Many small hamlets and towns now emerged. Produce was taken by horse to Landsborough to Eudlo in 1891. After World War II, the Sunshine Coast grew into a favoured holiday and surfing destination; this tendency was further expanded in the development boom of the 1970s. Around the same time, various tourist/theme parks were created – the most iconic being the Big Pineapple in Woombye. During the 1960s and 1970s, the Sunshine Coast attracted persons drawn to alternative lifestyles; these newcomers developed a range of craft industries, co-operatives and spiritual centres in the hinterlands. After the 1980s, the Sunshine Coast experienced rapid population growth; as of 2016 it had become one of the fastest-growing regions in Australia. As the region becomes residential, most of the district's distinctive small farms – tropical-fruit and sugar-cane farms have disappeared, as have most of its theme parks; the Moreton sugar mills closure in 2003 removed a market for the district's 120 cane growers, harvesting cane in the region.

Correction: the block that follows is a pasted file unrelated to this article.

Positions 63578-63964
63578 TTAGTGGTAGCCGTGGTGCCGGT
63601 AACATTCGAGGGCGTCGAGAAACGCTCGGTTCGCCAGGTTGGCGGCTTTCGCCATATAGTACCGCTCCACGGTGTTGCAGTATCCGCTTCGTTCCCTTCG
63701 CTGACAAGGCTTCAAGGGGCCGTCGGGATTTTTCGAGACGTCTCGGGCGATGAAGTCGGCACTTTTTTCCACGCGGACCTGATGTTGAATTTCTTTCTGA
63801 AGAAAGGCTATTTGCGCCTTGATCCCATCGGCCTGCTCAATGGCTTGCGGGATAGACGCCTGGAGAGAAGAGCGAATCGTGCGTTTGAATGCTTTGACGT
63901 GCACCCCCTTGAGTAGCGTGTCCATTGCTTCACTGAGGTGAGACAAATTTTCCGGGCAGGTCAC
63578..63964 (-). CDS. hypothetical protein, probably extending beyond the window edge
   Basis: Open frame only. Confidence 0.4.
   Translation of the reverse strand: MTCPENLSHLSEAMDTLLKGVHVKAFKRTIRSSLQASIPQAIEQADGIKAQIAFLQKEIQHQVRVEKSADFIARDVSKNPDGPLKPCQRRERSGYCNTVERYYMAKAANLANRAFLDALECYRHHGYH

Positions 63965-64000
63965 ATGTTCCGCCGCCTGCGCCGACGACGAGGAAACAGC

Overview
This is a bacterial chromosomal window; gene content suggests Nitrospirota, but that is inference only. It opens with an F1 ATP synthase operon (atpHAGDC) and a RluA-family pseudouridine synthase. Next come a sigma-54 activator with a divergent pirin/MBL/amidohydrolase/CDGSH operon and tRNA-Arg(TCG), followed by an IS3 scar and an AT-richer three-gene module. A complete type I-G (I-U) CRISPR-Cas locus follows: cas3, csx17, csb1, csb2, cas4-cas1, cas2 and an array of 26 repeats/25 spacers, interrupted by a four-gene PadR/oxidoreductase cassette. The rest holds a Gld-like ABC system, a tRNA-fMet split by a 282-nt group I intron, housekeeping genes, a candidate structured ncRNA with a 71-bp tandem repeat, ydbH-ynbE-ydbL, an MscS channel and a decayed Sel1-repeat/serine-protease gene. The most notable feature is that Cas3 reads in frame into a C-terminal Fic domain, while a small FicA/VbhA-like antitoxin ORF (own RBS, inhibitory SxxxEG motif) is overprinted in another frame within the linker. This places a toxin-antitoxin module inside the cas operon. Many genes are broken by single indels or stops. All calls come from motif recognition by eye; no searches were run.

Instead, businesses concerned with retail and tourism have assumed increasing importance. In 2008, The Shire of Noosa, Shire of Maroochy and City of Caloundra merged to form the Sunshine Coast Region; the 2007 referendum conducted by the Australian Electoral Commission and leading to the merger remained controversial in Noosa Shire, where 95% of voters had rejected amalgamation. In March 2013, a second referendum resulted in 81% of residents voted to leave the amalgamated Sunshine Coast Region. On 9 November 2013 an election resulted in Noel Playford being elected to take office as mayor on 1 January 2014 with the new council; the Shire of Noosa was re-established on 1 January 2014. This resulted in two geopolitical areas occupying the area recognised as'The Sunshine Coast'; the Sunshine Coast Region, governed by the Sunshine Coast Council and the Shire of Noosa, governed by Noosa Shire Council. Major rivers of the Sunshine Coast include Noosa River, Maroochy River, Mooloolah River and the Stanley River.
The region includes several lakes such as Lake Weyba. Ewen Maddock Dam, Wappa Dam and Baroon Pocket Dam have been built for water storage. Several stretches of the Sunshine Coast are lined with unbroken beaches – from Sunshine Beach near Noosa to Coolum Beach.
Glass House Mountains